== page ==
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Can someone review my brisket numbers for me?

McPhreakMcPhreak Posts: 42
edited November -1 in EggHead Forum
I just purchased a 16# brisket for my superbowl party (I didn't realize it was that big until the cashier weighed it!) :laugh: . Based on what I've read, at 225 degrees, I should expect to cook it for about 23 or so hours (don't know the final weight after removing the packaging and trimming). Add 2-3 hours for resting post-cook and I'm looking at about a 4pm Saturday start time. Does this sound right?

Right now I'm most concerned about having enough charcoal in the egg. If I fill my large BGE halfway up the fire ring, will this be sufficient for the day-long cook?

Thanks in advance.

Comments

  • FidelFidel Posts: 10,168
    Sounds about right, but you'll have a better time trying to keep that egg at 250* dome temp.
  • McPheak,

    To be safe you may want to "pack the egg" start with a clean egg, no ash. Build charcoal with large pieces on the bottom. You might want fill it up to almost the top of the fire ring with charcoal. Enjoy.

    What else are you serving and when is the front door going to be open... I'll bring some adult beverages in cold bottles :whistle:
    Billy
    Wilson, NC
  • Nature BoyNature Boy Posts: 8,295
    Howdy Phreak.
    Sounds like a beauty.

    You could cook it 23 hours if you want to go that slow. I used to cook them that slow, and they were always good, but I realized that at 225 dome I was really starting the meat out at about 180 (at the cooking level). The key is to monitor your temperature at the meat level and keep that temp at 225-240. Usually my dome reads 300 for the first part of the cook in order to keep my cooking level at 225-240. Takes me about 15 hours for a big brisket.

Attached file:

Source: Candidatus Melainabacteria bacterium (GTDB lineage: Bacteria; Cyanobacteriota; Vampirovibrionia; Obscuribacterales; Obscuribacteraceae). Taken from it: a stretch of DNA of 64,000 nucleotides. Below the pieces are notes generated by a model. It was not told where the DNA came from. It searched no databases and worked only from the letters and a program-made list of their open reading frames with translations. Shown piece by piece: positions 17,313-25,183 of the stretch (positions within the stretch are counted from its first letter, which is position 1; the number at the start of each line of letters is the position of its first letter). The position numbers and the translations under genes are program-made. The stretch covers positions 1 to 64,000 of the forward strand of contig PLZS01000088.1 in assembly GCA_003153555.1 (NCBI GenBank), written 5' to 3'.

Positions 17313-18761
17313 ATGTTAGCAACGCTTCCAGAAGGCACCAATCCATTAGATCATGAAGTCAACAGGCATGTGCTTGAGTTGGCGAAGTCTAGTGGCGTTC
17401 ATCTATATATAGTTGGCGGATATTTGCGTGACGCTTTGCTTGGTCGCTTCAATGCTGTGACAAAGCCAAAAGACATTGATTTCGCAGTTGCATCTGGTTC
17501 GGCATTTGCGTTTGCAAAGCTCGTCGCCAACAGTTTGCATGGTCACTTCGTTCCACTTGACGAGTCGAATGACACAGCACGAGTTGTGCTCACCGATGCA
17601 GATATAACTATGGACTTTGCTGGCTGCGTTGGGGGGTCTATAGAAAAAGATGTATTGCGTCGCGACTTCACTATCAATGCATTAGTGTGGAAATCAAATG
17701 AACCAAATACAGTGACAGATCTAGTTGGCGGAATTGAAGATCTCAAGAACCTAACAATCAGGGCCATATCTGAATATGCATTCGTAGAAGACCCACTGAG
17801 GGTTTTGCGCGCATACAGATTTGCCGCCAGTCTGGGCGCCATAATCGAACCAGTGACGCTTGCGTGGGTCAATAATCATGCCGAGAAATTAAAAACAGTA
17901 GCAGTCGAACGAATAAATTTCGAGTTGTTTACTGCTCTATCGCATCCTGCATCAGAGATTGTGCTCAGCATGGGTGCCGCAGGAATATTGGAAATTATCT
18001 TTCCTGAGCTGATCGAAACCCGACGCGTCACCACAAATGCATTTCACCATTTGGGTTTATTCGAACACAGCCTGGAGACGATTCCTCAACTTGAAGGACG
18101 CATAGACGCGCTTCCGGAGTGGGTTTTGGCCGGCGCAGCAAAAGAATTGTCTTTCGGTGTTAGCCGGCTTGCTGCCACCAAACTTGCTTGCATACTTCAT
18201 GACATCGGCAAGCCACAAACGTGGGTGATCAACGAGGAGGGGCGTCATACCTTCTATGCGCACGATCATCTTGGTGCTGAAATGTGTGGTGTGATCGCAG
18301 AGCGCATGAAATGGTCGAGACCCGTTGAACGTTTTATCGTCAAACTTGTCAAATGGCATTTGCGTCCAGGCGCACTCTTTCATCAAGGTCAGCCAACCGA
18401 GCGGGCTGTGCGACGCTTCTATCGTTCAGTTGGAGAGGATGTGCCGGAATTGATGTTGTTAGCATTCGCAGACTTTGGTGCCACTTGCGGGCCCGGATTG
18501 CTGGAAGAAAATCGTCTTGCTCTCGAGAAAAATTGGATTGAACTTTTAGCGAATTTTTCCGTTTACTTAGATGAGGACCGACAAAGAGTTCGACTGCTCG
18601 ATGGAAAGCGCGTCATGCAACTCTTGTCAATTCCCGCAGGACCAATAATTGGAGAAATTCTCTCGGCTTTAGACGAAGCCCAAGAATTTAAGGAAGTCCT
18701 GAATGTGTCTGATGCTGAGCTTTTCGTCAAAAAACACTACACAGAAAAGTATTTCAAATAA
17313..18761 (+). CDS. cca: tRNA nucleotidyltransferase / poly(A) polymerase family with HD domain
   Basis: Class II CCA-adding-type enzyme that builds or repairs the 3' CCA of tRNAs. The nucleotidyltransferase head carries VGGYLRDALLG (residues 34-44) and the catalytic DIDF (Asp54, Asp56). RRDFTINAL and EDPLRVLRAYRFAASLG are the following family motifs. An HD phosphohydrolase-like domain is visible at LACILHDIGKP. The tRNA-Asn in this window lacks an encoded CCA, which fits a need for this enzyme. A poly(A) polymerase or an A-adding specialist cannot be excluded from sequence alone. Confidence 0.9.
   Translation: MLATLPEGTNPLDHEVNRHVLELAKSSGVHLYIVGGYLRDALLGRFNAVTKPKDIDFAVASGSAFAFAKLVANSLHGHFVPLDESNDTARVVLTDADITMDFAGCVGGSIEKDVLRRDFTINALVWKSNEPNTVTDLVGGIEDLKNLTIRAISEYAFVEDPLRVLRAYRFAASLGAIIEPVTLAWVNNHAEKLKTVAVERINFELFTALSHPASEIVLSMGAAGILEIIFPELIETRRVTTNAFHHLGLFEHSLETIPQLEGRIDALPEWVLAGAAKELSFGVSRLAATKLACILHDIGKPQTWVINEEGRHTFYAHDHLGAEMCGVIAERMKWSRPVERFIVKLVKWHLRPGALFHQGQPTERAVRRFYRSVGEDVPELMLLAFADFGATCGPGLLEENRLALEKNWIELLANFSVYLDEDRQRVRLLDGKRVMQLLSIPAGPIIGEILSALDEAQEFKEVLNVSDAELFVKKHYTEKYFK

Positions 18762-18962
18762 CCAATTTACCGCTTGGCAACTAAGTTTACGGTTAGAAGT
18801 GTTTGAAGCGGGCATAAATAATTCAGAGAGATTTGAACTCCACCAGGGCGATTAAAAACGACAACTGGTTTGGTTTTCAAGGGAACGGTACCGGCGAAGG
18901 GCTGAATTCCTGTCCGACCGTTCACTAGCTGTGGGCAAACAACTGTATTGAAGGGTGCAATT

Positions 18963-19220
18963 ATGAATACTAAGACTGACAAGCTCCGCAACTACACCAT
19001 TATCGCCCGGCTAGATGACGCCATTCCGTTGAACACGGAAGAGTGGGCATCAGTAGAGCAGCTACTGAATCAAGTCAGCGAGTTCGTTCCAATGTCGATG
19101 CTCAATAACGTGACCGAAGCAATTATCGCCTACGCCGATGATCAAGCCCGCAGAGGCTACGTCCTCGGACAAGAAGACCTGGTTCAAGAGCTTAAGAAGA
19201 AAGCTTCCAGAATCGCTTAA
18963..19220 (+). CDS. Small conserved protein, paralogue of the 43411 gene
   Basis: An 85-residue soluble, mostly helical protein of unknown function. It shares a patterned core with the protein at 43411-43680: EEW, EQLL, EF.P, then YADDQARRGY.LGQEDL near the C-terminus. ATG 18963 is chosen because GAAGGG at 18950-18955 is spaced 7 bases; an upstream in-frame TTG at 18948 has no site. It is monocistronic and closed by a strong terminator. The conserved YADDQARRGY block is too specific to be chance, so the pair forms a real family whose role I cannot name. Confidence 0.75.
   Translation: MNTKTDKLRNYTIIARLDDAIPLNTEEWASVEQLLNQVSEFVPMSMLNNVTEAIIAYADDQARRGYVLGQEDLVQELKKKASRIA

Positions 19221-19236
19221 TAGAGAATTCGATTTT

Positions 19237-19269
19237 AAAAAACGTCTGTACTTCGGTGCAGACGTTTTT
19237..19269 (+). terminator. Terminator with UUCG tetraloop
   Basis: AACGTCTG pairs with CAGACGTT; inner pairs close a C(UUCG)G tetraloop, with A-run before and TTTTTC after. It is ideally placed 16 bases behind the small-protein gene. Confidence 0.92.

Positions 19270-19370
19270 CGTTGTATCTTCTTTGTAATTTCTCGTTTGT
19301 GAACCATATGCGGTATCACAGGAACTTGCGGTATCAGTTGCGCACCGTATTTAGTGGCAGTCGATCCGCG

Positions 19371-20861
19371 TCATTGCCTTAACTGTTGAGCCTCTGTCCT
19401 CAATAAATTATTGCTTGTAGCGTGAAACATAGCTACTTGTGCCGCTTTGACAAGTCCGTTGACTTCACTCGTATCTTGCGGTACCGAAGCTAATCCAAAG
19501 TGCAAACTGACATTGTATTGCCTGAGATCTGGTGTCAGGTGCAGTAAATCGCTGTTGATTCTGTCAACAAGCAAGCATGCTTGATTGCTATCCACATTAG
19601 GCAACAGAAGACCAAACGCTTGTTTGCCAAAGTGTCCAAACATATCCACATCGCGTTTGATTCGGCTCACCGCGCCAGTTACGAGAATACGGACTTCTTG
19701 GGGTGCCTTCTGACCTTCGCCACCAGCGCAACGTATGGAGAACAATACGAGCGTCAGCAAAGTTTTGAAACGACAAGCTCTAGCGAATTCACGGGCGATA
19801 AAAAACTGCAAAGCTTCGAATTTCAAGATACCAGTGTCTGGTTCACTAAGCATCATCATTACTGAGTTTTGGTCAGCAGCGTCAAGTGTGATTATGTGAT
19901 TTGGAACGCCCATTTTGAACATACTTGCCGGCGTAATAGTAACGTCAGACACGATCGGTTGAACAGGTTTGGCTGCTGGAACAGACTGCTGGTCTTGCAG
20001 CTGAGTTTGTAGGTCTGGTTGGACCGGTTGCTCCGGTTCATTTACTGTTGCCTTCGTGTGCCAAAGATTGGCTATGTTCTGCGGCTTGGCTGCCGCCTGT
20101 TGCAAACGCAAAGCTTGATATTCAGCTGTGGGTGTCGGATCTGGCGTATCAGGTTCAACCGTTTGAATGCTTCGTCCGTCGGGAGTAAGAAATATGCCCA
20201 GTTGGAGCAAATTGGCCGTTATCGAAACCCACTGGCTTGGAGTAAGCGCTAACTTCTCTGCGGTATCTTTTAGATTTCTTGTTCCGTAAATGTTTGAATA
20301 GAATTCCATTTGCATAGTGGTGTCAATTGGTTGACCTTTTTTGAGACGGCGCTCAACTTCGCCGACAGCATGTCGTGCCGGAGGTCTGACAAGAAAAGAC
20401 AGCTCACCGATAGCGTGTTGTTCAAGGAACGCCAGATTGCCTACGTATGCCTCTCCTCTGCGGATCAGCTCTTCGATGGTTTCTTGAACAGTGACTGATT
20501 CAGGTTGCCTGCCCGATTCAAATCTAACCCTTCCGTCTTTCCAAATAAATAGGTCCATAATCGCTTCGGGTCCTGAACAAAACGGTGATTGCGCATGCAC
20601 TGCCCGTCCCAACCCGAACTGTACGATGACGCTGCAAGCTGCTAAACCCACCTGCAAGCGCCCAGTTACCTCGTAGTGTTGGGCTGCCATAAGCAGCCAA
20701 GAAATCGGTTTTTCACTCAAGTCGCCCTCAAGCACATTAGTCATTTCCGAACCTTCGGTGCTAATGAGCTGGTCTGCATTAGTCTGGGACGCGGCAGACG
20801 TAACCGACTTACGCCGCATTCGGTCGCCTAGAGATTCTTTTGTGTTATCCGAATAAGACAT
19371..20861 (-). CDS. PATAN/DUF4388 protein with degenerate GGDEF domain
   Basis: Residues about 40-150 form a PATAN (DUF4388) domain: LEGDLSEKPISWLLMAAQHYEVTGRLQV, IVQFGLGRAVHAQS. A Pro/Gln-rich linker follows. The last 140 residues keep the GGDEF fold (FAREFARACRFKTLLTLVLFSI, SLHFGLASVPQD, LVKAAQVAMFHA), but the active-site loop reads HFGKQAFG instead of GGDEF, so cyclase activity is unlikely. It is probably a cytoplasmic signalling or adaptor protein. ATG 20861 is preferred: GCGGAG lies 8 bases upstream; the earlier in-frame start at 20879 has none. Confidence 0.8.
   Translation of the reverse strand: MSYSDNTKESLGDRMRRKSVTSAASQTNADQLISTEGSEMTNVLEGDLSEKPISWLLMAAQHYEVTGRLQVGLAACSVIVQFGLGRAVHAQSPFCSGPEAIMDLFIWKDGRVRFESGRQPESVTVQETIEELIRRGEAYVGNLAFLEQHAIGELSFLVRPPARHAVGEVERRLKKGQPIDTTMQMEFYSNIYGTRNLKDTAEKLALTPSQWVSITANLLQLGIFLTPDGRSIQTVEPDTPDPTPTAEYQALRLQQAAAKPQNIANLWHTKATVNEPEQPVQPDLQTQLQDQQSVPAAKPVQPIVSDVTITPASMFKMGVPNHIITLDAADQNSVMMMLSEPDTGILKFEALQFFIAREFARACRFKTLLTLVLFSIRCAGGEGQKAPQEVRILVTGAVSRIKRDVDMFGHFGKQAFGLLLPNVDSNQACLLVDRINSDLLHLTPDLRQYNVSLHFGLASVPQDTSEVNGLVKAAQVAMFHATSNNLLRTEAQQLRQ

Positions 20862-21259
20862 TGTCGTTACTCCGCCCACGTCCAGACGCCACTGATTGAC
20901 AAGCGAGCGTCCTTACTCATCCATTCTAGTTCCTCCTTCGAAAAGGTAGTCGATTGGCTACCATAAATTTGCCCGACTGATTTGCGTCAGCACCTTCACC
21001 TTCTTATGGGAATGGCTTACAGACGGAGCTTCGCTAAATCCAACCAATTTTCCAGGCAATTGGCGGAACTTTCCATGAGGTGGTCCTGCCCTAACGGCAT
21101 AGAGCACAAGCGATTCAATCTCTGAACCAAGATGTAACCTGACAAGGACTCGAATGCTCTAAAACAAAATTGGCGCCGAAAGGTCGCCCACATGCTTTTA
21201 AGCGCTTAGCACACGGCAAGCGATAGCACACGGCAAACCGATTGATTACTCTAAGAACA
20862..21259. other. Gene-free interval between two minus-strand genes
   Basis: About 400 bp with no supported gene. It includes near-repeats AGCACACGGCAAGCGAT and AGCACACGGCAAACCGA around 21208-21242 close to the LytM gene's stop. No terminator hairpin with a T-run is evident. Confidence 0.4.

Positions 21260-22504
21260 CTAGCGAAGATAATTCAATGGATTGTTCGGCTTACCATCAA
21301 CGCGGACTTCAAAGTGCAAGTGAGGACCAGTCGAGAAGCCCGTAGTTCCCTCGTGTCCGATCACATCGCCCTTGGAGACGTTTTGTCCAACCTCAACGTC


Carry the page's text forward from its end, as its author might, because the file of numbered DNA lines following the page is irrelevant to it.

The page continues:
A long rest in the cooler won't hurt, so it might be safe to start it 16 or 18 hours before serving time. Running out of fuel is almost never a problem unless it's really cold out. Even then, a full load should hold you fine.
    Good luck!
    Chris
    DizzyPigBBQ.com
    Twitter: @dizzypigbbq
    Facebook: Dizzy Pig Seasonings
  • Big'unBig'un Posts: 5,909
    I agree with what I've read so far, but I would fill to the top of the fire ring. Why go only halfway? A bit higher temp will serve you better for tending the temp and for final product.
  • Thanks for all the quick replies. So if I go 250 dome temp, I can expect to finish cooking just a little over 1 hour/lb?

    Also, do people bother basting their brisket during cook or is this unnecessary for the BGE?

    BTW, Nature Boy, the recipes on your site are very informative. The pictures are definitely helpful. I will probably be placing another order with you soon as my dizzy dust is out and my other rubs are running low. When are you going to be supplying stores in Baltimore? So close yet so far.... :cheer:
  • Big'un wrote:
    I agree with what I've read so far, but I would fill to the top of the fire ring. Why go only halfway? A bit higher temp will serve you better for tending the temp and for final product.

    I just figured with the platesetter in there, I would have some clearance issues. I think I recently read a post where someone was having issues lighting their egg because the top of the charcoal was too close to the platesetter and not enough air was getting in there. :blink: